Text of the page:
El Cid is a new Spanish series produced and distributed by Amazon Prime, coming to Prime Video on on December 18st. The show tells the fictionalized story of Rodrigo Diaz de Vivar, a well-known Spanish fighter and leader (technically Castilian), an almost mythological figure and consecrated to history with the famous epithet of El Cid Campeador, because in addition to being knighted and count he led very strong. The title character is played by Jaime Lorente López, already famous for his role in The paper house.

The beginning of the series is a bit chaotic, with a flash forward of one of Rodrigo's early battles followed by a flashback in which we see XNUMX-year-old Rodrigo mourning his newly deceased father, before being taken by his grandfather (Juan Fernández) to León, to serve in the court of kings Ferdinando I (José Luis García-Pérez). Grown up we find him alongside Sancho (Francisco Ortiz), eldest son of the king and another with a great desire to lead hands, in particular but not exclusively with the Moors. Rodrigo's life, Ruy for friends, it seems monotonous: workouts, annual baths and rivalry with Orduño (Pablo Álvarez), inept page son of the count of Leon (Carlos Bardem). The other four sons of the king (two males and two females), the queen consort, are also introduced Sancha I (Elia Galera), as well as various friends and "colleagues" of Ruy. The cartload of characters present since the first episode it's just one of the many ways this series tries to resemble Game of Thrones, among others there is also a fairly explicit flirtation on the part of the writers with sexual violence and incest, but that never seems to come to a full conclusion.

In a short time, Ruy's monotonous life changes when he gets involved in spite of himself in a plot to dethrone Ferdinand. Rordigo is loyal to the king, but hesitates to denounce the conspiracy because his grandfather is also hiding among his ranks, fearing for the life of his relative. Even Ruy's plan to tip the king to warn him without naming names is rightly mocked by the friend to whom he confided it, who points out to him the speed with which the king could. skin it alive to be told who the conspirators are. In the meantime he comes to visit Ramiro, King of Aragon and Ferdinand's half-brother. The two have a love-hate relationship, in the sense that they love to hate each other. After all, Ferdinando has already fought a fratricidal war with his other older brother Garcia, which ended with Garcia's death on the field, coincidentally, at the hands of Rodrigo's father.

In short, the general perception looking at El Cid is a bit that of study medieval history again in high school, with the various rulers who send their respective subjects to the slaughterhouse to gain pieces of land. The historical context remains charming and it is very tangible in the series, also because it is largely shot in the territories in question. The costumes are also appreciable, and although I am unable to give an opinion on fidelity to the historical context, I must say that they are still convincing and credible, without ever invoking the very unpleasant amateur cosplay sensation (coff TheWitcher coff).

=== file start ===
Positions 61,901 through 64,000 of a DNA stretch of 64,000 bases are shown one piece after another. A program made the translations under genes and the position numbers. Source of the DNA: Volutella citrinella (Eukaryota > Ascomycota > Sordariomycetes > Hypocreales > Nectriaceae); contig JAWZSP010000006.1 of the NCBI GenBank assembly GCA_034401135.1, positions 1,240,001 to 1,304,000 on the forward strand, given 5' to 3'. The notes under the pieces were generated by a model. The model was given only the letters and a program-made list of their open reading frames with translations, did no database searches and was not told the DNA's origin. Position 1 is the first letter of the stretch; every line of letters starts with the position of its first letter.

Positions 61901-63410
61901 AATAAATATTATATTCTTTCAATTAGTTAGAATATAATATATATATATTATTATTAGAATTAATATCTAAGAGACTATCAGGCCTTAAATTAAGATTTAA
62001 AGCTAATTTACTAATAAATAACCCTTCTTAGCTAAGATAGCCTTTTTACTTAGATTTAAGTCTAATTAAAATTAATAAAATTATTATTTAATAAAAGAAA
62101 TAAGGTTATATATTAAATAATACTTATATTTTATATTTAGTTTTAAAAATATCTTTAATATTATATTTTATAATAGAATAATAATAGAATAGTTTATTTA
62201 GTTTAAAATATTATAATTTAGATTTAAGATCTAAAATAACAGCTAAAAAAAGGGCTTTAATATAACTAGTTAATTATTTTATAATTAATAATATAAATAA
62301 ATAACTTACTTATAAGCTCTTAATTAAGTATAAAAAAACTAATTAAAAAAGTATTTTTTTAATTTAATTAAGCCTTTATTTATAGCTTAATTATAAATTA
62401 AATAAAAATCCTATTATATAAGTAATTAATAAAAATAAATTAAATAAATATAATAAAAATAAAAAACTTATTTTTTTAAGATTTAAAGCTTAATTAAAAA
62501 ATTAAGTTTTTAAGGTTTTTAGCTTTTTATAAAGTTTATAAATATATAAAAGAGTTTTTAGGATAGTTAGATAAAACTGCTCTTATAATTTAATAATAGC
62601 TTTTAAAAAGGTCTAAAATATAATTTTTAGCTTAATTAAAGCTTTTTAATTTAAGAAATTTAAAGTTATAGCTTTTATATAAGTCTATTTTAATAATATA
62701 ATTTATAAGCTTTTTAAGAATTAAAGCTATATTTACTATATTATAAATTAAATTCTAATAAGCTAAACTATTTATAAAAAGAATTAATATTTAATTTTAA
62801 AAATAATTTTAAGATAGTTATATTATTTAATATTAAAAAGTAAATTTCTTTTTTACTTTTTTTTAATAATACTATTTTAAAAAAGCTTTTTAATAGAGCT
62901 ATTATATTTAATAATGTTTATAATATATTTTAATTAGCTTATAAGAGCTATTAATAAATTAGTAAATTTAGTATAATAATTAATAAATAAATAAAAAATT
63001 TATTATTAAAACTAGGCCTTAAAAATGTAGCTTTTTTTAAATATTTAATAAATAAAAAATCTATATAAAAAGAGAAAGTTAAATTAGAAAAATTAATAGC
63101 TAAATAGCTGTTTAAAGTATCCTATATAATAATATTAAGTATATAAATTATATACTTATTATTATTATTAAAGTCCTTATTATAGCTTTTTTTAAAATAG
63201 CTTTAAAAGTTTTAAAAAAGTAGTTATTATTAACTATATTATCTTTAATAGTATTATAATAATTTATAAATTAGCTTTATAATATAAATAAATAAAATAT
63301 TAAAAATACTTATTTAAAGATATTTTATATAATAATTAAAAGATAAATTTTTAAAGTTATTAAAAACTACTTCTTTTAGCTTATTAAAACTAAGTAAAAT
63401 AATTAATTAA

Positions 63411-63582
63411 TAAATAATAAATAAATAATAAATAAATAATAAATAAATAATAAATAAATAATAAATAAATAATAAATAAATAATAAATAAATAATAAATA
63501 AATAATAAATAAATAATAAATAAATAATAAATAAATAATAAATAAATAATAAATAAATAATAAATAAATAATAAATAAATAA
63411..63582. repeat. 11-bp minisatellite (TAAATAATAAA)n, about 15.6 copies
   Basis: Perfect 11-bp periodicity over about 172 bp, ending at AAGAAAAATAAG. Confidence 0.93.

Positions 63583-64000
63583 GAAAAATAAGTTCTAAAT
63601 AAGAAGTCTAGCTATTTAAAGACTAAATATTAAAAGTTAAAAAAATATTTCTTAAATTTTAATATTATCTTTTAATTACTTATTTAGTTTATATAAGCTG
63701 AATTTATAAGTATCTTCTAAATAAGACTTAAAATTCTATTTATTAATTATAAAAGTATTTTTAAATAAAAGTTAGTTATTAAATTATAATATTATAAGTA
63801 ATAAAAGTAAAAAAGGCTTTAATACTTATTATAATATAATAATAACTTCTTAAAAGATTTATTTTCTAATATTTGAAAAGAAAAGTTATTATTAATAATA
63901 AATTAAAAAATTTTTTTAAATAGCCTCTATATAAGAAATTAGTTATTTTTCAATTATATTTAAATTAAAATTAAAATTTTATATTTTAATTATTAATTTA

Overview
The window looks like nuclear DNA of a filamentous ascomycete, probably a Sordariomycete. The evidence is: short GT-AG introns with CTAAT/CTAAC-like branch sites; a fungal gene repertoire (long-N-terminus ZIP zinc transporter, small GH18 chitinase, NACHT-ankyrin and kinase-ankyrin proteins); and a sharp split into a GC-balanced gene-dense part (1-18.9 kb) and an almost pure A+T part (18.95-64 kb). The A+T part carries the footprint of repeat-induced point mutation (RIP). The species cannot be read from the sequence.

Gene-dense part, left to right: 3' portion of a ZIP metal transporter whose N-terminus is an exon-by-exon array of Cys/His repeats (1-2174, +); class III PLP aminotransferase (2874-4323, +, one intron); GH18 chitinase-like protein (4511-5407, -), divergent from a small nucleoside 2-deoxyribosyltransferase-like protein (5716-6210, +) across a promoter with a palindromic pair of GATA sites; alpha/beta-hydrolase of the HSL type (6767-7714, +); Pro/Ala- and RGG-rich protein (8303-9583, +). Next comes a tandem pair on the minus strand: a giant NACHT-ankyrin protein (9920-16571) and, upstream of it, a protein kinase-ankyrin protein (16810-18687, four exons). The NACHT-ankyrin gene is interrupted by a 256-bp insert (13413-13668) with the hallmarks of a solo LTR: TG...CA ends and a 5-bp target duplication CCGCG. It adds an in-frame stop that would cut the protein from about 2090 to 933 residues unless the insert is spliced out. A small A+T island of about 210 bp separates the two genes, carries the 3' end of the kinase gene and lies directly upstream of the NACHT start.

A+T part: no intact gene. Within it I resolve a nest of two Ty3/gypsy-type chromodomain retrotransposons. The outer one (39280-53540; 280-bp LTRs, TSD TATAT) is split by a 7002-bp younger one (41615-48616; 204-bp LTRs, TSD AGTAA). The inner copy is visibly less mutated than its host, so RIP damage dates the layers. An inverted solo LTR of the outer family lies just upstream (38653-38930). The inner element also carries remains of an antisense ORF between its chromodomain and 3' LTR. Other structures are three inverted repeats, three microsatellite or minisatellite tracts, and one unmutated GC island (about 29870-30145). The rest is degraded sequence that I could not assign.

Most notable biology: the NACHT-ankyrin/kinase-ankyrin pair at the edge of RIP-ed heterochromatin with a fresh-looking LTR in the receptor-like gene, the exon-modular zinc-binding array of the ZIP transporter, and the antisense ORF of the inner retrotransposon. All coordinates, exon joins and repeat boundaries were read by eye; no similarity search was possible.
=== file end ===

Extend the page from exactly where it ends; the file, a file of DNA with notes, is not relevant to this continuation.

The script has the advantage of refer to territorial and dynastic dynamics really happened, very complex and able to make the shoes of the aforementioned GoT, with the focus that is partially centered on Ruy and the more mythological aspects of his character. For the most part it is a choral work and in which almost all the participants have their own space, even if the respective plots do not always seem to intertwine in a logical or narratively cohesive way, a defect that unfortunately seems to unite various medieval productions. The technical aspects are of a good standard, direction and photography do their job but stand out a little too much on several occasions, and audio mixing in the most excited scenes it could be handled better. Voice acting in some battles also seems not exactly ideal, but I can't say for sure having seen the Spanish-subtitled series in English.

One of the strengths of the series is undoubtedly the quality of the cast, the actors are really convincing, even in the moments that would lend themselves to the cringe they always remain excellent and their performances engaging. And here there is not even Kit Harington to lower the average. Unfortunately it's not all roses and flowers, and the action part of the show turns out instead quite subdued. The choreography is not very inspired, not bad but not exciting either, and the editing clumsily tries to mask the obvious budget constraints. Despite this, the show's main battle has some pleasing highlights, or at least they would be if there wasn't a abuse of slow motion - damn you Snyder - and some unnecessary cgi stunts that end up in take away credibility from the whole.

In short, not as bad as some recent examples - true The Witcher? - but not exciting either. The extras are not few and they are not afraid of rolling in the mud. And while there isn't a very long field to pay for it during battles, it doesn't even feel like watching a live action rpg session recording.

The writing of El Cid it is not evil, takes liberties with the source material but without completely upsetting him, and the dialogues are mostly pleasant. The characters act logically and rationally, instead of moving like crazy pawns on a board whose sole purpose is to kick the plot forward. The first season consists of only 5 episodes lasting about an hour, quite smooth and that do nothing but introduce the skeleton of the series which documents the best years of the Cid. Although Rodrigo has already earned the nickname "campeador", from the Latin campi doctor: professor of slapping on the face. After all an enjoyable incipit e a valid alternative to the typical fantasy of American or English-speaking productions, having a acting of the highest profile e possible interesting ideas for the future.